A sponsored post from Senator Elizabeth Warren’s presidential campaign states: “Breaking news: Mark Zuckerberg and Facebook just endorsed Donald Trump for re-election.”
The statement is immediately clarified as being false, but the shock-factor employed by the ad has two aims – first to highlight Facebook’s recent policy decision to exempt political ads from fact-checking, and second to bring attention to the Trump campaign’s alleged use of false information in their own ads.
Senator Warren has been consistent in speaking out against the power and influence that big tech companies have since she announced her candidacy for the Democratic nomination. Back in March, she announced a policy seeking to break-up what she termed ‘anti-competitive mergers’ such as Facebook’s acquisition of WhatsApp.
But this latest ploy comes in the wake of Facebook saying that its community guidelines won’t apply to political posts, even if they break rules that would get other posts banned.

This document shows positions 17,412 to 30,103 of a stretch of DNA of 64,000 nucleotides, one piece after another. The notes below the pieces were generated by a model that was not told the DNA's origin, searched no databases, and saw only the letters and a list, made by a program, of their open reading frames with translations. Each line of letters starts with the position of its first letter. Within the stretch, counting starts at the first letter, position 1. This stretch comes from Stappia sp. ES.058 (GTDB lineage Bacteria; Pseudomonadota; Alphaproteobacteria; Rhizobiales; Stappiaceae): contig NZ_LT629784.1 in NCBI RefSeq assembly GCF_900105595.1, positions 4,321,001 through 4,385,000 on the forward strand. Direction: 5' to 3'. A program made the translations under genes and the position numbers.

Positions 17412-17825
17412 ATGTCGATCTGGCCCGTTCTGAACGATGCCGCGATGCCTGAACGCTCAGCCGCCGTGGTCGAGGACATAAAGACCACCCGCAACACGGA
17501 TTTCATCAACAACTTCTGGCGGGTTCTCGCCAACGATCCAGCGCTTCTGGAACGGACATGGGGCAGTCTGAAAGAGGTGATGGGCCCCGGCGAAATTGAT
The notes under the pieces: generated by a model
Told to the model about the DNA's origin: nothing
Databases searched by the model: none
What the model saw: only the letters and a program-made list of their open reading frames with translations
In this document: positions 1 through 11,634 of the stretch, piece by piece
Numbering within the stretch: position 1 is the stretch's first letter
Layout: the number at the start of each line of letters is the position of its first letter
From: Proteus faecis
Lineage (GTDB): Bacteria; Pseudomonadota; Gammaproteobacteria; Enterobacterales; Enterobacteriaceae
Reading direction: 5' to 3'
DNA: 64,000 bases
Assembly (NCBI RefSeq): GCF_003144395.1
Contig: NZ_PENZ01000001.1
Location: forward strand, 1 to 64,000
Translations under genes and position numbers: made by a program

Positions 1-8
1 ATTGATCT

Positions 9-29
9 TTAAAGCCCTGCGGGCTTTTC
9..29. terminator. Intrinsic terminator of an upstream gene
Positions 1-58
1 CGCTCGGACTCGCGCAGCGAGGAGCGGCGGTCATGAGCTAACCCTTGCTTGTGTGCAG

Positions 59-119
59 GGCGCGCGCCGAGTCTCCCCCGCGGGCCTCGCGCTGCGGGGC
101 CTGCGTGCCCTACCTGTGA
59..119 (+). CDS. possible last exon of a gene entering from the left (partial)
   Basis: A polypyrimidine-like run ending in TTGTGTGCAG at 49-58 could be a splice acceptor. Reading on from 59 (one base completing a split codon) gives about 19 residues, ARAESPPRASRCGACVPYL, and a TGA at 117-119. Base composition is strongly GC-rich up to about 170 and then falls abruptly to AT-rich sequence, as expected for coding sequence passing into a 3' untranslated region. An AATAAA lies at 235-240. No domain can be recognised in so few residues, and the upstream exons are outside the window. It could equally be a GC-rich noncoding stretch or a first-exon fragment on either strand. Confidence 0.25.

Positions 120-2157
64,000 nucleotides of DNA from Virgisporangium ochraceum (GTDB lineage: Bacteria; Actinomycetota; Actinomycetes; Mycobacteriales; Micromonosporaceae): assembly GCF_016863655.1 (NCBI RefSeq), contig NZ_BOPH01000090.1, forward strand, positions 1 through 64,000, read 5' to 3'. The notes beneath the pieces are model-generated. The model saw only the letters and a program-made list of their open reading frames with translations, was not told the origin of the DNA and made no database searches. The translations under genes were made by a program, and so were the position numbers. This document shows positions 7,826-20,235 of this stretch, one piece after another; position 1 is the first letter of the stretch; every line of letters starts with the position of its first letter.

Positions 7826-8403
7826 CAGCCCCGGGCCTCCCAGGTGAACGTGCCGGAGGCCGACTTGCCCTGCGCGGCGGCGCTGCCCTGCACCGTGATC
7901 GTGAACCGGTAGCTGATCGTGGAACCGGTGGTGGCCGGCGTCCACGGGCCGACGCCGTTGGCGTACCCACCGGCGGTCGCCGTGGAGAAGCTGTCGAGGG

The use of a lie in an ad is designed to draw attention but also shows how easy it is to peddle falsehoods. Either Facebook takes action against the post, thus violating their own rules and generating lots of publicity for Senator Warren, or the company does nothing and allows the point to be made. Facebook has been painted into a corner, and whatever route they take is undoubtedly going to generate some level of disapproval.
For now, it appears that Facebook is content to do nothing. In a statement on Friday, company spokesperson Andy Stone said, “If Senator Warren wants to say things she knows to be untrue, we believe Facebook should not be in the position of censoring that speech.”